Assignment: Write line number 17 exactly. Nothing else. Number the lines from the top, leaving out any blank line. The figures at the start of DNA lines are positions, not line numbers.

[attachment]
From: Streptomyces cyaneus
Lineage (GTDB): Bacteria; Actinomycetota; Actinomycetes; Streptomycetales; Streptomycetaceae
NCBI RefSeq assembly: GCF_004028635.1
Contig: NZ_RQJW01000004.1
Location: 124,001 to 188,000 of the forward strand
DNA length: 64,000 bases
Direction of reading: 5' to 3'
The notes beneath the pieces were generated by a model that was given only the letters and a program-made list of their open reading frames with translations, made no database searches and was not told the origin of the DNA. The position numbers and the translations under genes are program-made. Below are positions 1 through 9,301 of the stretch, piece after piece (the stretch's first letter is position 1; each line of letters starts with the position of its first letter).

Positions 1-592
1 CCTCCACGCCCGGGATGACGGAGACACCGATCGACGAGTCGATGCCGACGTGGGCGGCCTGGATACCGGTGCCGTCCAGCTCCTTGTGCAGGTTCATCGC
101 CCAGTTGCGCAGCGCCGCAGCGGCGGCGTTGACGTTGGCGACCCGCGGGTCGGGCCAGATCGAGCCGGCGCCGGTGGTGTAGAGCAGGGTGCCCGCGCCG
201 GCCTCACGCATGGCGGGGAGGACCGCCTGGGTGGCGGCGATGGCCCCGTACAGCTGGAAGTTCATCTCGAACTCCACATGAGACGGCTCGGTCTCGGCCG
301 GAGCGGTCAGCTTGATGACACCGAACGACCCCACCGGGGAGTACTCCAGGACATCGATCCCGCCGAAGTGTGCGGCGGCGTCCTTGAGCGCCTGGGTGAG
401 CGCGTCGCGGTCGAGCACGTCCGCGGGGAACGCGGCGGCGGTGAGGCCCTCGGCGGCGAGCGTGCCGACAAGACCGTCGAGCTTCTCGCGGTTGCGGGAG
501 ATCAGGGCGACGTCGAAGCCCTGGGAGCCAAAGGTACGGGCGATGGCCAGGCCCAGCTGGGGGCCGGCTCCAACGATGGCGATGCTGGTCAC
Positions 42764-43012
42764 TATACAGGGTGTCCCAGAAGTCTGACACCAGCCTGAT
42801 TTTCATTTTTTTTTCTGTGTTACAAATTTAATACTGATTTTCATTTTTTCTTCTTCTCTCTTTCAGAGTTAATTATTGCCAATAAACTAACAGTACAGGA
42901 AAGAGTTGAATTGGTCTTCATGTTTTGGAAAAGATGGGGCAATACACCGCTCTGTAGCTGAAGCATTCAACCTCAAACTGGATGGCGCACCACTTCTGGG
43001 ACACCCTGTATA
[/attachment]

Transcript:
42764 TATACAGGGTGTCCCAGAAGTCTGACACCAGCCTGAT